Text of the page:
The Tone Note
In this lesson we look at playing the tone note.
Yeah, I know, it's confusing. The middle note on the djembe is called a tone. It doesn't refer to the sound quality or pitch, it's just the name of the note played on the edge of the drum.
The tone is the most common note played on the djembe. It's a core skill and it is crucial you get it right if you want to improve.
Luckily, it's not that hard, but there are some dos and don'ts.
In this lesson we dive into getting a solid tone. You'll be playing it twice as much as any other note, so this is important.
Getting Good Tone
The tone is played on the edge of the drum with only the fingers.
Striking The Drum
The note should be clearly defined and consistent (i.e. you should have control). It should have more wrist action that the bass note.
What Not To Do
This is a mistake I see people make all the time. It's a response beginners often have to the discomfort felt after playing the drum for a while.
Their tone hand position slips a little and they tend to play with the tips of their fingers.
You lose a lot of the resonance of the note and it becomes higher pitched.
So remember to be conscious of this and always try to use the full length of your fingers when playing a tone.
Some discomfort is to be expected. It's how you improve. It's worth it.
Plus, you'll have an excuse to try some of the cool things in our post on relieving sore hands from playing.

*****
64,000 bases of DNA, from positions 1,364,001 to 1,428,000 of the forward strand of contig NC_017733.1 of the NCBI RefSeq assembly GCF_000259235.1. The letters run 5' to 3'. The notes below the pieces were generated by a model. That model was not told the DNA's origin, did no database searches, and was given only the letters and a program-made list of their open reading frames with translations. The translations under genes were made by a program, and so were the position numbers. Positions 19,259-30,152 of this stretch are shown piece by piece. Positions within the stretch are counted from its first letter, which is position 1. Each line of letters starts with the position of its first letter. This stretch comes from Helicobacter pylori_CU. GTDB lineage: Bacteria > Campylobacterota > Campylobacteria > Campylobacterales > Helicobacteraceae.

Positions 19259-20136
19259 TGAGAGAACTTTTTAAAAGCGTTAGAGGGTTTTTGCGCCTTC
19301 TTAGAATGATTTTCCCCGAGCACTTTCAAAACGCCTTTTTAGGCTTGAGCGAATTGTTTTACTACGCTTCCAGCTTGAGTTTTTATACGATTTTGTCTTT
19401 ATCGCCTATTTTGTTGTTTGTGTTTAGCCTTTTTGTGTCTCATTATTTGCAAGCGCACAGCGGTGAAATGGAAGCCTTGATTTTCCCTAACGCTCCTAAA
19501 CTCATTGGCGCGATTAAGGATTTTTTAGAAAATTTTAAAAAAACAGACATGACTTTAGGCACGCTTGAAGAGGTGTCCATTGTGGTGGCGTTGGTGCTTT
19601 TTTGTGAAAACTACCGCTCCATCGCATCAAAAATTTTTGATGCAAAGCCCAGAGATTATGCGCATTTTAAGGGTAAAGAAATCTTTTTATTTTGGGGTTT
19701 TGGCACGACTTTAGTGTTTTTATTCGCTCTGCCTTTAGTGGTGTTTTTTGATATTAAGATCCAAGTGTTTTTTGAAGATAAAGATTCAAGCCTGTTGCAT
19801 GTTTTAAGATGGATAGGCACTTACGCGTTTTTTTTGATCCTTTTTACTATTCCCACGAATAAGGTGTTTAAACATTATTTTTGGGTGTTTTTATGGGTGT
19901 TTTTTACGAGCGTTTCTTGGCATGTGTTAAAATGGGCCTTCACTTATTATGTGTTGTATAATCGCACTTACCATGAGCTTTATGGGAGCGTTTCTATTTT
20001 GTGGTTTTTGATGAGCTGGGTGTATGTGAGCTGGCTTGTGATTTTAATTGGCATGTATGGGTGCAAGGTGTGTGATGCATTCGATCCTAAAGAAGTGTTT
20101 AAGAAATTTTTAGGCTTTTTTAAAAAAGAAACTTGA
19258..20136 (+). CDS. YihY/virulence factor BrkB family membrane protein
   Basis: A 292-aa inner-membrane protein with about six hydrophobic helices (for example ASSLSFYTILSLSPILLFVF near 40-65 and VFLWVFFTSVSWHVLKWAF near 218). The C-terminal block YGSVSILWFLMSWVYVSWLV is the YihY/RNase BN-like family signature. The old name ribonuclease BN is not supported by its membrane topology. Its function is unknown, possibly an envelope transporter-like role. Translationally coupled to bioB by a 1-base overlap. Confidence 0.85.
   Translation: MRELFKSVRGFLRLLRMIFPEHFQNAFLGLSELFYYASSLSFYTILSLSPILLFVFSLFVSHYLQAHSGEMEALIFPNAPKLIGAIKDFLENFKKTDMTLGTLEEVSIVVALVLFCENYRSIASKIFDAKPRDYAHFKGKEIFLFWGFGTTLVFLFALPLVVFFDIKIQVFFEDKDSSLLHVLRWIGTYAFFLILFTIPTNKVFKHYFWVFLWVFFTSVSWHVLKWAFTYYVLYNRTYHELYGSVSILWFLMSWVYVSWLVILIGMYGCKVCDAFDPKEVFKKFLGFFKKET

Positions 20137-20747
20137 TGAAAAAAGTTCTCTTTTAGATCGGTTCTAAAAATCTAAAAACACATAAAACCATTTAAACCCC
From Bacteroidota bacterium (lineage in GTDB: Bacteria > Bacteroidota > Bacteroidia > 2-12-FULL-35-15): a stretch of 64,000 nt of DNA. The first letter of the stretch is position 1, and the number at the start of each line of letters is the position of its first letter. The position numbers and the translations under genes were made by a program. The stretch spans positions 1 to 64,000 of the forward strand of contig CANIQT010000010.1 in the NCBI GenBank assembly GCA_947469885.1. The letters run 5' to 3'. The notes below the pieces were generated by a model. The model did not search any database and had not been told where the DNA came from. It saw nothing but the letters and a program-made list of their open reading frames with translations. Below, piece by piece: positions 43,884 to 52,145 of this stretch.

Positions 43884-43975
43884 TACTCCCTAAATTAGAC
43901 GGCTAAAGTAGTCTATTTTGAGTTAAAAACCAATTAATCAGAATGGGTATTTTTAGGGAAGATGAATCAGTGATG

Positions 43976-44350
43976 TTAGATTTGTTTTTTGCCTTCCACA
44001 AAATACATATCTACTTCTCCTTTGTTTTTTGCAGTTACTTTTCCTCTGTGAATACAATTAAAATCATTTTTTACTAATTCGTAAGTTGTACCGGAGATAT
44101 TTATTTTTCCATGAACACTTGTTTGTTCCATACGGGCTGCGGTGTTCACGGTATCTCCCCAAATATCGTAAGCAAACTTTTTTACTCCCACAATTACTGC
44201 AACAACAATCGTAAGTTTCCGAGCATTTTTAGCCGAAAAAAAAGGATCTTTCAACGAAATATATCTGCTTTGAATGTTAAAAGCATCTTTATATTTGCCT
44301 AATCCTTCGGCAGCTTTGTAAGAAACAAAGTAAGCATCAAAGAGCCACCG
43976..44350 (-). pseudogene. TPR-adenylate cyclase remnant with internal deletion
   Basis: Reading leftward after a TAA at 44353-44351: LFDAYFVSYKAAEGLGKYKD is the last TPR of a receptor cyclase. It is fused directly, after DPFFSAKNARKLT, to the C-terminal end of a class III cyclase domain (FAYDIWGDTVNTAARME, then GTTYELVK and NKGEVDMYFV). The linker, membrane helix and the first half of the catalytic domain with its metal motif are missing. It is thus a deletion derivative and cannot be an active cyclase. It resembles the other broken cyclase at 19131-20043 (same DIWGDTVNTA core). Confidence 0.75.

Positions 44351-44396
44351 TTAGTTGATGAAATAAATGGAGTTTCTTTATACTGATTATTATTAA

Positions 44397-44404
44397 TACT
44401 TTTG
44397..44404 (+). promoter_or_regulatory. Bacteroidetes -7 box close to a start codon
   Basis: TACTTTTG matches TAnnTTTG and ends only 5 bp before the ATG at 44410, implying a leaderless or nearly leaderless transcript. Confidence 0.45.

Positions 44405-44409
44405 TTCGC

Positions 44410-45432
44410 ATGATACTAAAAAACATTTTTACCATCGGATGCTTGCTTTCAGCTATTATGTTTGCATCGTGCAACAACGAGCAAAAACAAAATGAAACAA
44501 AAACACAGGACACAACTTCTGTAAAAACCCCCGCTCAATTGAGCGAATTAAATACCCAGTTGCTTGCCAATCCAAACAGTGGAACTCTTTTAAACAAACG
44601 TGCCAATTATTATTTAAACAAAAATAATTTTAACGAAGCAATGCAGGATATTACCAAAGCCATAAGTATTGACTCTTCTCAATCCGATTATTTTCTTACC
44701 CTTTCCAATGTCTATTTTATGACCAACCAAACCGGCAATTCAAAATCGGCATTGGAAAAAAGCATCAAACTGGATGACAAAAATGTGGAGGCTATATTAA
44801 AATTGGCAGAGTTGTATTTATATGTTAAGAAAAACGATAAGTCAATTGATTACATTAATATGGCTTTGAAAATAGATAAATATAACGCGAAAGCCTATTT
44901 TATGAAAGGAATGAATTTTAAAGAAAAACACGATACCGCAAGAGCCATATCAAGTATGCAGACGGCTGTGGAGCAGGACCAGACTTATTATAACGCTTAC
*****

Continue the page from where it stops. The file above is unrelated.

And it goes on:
Let's crack on.
The words used are either 'go' (pronounced like the start of 'Gordon') or 'do' (like the start of 'door') depending on which hand it is played with.
'Go' is played with the 1st hand, 'do' is played with the 2nd hand. See below.
Tone Note Exercises
Count slowly and evenly from 1 to 4 and play a tone with one hand on count 1 only. Rest for counts 2, 3 and 4 (don't play anything) and then go back to the beginning, making sure to keep even time between counts 4 and 1 (It's as if you're going on to 5).
Play a tone with one hand on count 1, rest on count 2, a tone with the other hand on count 3 and then rest on count 4.
Now alternate between each hand on each count.
Play 2 tones with one hand and 2 with the other.
Play 3 tones with one hand and 1 with the other.
Same as above, but with opposite hands.
Play one tone with one hand, rest for one, then three tones on successive beats with alternating hands, starting with the black hand.
Great stuff! Move on to...